Emergency Community Fund10th July 2020
Work Avenue and the Jewish Leadership Council (JLC) have distributed £418,721 to help 235 households in the Jewish community who have suffered financially as a result of the coronavirus crisis.
The two organisations joined forces in April to launch the Emergency Community Fund. It closed on Tuesday June 30 having supported families in 72 different UK postcodes.
Grants ranged from £360 to £2,500 with the average amount made £1,782. Recipients included taxi drivers, actors, entrepreneurs, barbers, optometrists, airline pilots, therapists, property agents, personal trainers, dentists and many working in the hospitality and events industries. All fell through the cracks in Government support schemes meaning they did not have enough money for food and bills.
Those helped described the assistance they received from Work Avenue – both in applying for the fund and then looking for new work and opportunities – as “lifesaving”, “allowing me to breathe again” and “making all the difference in getting our family through this”. Many told how they felt “overwhelmed” and were “in tears” when their grants arrived.
Recipient Emma summed up the experience of many, saying: “This was an exceptionally scary time, but Work Avenue showed generosity, kindness and compassion I will never forget. The fund has given me and my children the opportunity to keep our precious world safe and financially stable during this most horrible of times. It has truly been a blessing.”
Ages of applicants to the fund ranged from 20 to 74 with almost three quarters of those helped under the age of 50. In total the grants will support 449 children and 397 adults across the 235 households. Most of those applying were self-employed (45%) followed by those previously in employment (27%) and company directors (22%).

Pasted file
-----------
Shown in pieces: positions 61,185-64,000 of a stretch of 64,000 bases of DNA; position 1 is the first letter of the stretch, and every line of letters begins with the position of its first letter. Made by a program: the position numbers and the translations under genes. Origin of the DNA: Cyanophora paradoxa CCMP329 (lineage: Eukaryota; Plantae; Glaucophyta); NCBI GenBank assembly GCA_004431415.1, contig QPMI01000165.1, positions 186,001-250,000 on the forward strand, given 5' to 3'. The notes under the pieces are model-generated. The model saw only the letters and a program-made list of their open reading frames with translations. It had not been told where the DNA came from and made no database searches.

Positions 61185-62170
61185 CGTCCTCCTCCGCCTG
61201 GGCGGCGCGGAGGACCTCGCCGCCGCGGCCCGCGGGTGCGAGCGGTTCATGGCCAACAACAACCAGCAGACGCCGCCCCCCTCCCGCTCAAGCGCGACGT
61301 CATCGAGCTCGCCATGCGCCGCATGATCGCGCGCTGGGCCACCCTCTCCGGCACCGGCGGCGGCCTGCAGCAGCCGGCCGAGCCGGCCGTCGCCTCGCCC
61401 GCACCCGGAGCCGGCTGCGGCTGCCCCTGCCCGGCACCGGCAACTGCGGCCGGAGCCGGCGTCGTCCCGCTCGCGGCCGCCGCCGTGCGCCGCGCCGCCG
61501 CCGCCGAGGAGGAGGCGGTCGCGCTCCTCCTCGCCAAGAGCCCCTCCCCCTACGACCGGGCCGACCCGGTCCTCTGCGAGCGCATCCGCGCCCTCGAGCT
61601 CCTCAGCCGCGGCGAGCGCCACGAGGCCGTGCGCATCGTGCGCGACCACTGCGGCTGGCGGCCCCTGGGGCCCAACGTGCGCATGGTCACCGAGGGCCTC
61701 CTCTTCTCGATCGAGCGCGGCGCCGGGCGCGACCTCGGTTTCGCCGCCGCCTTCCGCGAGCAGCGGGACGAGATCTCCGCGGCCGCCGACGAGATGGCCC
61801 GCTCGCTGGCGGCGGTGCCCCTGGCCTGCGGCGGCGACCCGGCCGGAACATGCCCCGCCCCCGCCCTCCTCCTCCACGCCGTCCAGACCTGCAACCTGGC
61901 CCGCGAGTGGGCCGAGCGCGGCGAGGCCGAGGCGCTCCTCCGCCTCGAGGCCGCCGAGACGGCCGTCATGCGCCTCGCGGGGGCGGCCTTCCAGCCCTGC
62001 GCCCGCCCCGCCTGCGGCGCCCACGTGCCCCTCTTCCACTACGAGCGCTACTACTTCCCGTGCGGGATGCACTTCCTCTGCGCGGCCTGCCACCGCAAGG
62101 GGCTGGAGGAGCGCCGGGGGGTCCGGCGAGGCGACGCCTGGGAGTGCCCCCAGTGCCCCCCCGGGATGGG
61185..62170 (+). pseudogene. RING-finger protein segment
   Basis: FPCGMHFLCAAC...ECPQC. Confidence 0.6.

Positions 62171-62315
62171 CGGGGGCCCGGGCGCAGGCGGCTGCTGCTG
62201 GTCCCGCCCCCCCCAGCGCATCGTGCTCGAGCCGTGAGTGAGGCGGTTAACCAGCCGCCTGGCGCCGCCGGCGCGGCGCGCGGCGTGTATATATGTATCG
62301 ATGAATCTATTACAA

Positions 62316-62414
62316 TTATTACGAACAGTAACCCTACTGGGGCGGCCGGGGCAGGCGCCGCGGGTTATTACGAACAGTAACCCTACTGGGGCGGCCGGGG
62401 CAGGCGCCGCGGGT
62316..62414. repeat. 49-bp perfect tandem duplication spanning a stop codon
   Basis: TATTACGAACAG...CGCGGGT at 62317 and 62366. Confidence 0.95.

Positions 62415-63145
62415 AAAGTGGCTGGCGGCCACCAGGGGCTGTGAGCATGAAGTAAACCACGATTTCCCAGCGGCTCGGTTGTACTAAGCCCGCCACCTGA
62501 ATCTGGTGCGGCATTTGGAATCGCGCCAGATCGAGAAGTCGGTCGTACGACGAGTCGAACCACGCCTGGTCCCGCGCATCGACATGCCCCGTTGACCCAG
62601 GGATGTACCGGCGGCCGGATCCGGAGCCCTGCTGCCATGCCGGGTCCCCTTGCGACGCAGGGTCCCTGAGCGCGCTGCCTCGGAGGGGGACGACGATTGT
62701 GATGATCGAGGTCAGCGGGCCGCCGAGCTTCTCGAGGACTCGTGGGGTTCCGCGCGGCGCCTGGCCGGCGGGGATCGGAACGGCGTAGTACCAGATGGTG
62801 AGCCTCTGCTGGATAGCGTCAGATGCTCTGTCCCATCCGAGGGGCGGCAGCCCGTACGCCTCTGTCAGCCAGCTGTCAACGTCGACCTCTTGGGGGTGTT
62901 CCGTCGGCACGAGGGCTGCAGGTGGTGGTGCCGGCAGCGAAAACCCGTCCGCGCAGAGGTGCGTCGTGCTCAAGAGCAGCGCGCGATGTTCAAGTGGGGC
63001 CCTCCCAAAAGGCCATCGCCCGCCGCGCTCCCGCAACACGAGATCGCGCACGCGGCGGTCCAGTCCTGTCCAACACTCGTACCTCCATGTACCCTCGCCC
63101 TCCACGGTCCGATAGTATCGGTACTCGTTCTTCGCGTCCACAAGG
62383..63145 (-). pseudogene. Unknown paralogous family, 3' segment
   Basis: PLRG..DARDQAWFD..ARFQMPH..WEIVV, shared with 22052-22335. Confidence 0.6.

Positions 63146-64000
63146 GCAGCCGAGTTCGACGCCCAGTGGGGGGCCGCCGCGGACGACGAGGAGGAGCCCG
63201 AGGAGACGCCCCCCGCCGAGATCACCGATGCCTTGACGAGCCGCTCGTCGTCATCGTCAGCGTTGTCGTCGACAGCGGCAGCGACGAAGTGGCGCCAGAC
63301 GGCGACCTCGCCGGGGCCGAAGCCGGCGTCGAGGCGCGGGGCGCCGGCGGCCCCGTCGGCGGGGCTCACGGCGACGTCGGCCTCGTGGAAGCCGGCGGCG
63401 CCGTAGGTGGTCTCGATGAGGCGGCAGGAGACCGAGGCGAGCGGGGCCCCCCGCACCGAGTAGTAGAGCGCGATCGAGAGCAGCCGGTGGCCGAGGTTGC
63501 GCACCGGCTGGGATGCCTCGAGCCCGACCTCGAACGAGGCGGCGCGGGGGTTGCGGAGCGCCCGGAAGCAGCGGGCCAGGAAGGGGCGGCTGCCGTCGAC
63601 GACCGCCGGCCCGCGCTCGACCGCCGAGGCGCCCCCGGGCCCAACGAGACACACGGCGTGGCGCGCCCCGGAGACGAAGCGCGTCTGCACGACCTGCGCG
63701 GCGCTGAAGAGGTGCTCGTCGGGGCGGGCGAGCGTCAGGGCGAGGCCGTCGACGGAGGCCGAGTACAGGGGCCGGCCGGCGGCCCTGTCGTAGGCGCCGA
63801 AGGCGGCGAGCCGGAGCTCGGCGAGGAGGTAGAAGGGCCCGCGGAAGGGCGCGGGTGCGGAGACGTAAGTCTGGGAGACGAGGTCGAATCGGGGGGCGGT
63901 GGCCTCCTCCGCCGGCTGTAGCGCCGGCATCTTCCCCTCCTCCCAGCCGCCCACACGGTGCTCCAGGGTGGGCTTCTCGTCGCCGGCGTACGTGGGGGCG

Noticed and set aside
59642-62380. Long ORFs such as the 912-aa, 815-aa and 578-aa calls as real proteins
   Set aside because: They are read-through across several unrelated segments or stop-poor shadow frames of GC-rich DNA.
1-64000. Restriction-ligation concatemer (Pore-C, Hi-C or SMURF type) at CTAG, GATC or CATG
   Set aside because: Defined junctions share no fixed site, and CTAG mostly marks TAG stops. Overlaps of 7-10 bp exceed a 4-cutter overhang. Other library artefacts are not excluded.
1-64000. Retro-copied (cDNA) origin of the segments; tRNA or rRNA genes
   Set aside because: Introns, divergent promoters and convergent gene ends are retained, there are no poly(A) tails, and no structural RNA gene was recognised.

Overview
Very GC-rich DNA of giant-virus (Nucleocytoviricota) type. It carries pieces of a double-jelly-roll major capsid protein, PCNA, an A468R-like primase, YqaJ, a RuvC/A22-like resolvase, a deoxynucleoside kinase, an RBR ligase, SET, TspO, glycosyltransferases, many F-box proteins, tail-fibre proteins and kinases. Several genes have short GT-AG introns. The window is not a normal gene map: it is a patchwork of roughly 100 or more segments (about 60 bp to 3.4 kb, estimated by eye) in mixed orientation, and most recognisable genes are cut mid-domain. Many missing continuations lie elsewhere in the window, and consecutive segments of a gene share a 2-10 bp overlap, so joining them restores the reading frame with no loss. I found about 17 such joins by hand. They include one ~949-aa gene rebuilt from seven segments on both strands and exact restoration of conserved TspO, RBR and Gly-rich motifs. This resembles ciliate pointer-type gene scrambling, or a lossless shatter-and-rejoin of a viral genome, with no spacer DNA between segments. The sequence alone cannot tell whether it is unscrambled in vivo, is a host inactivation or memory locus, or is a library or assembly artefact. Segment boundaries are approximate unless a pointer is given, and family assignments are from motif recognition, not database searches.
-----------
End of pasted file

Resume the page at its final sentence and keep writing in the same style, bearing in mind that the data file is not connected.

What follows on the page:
Work Avenue is the Jewish community’s leading employment and business support organisation and is now assisting many of the applicants as they look to the future.
Work Avenue CEO Debbie Sheldon said: “The situations people found themselves in through no fault of their own were heart-breaking and it was an honour to be able to help them through the Emergency Community Fund and the generosity of our donors.
“Clients are now able to make use of this time by arranging free one-to-one appointments with our advisers to help them on their employment or business journey, enrolling on our virtual courses and/or looking at ways to pivot their business and skillsets.”
David Davidi-Brown, the JLC’s Director of Development and Strategy, added: “It has been a privilege for the JLC to be part of helping so many households facing abrupt financial difficulties during the pandemic.
“This has proved how our Jewish community continues to cooperate and coordinate so well, in this case ensuring people in over 70 postcodes from London to Leeds and Eastbourne to Edinburgh accessed such vital assistance.”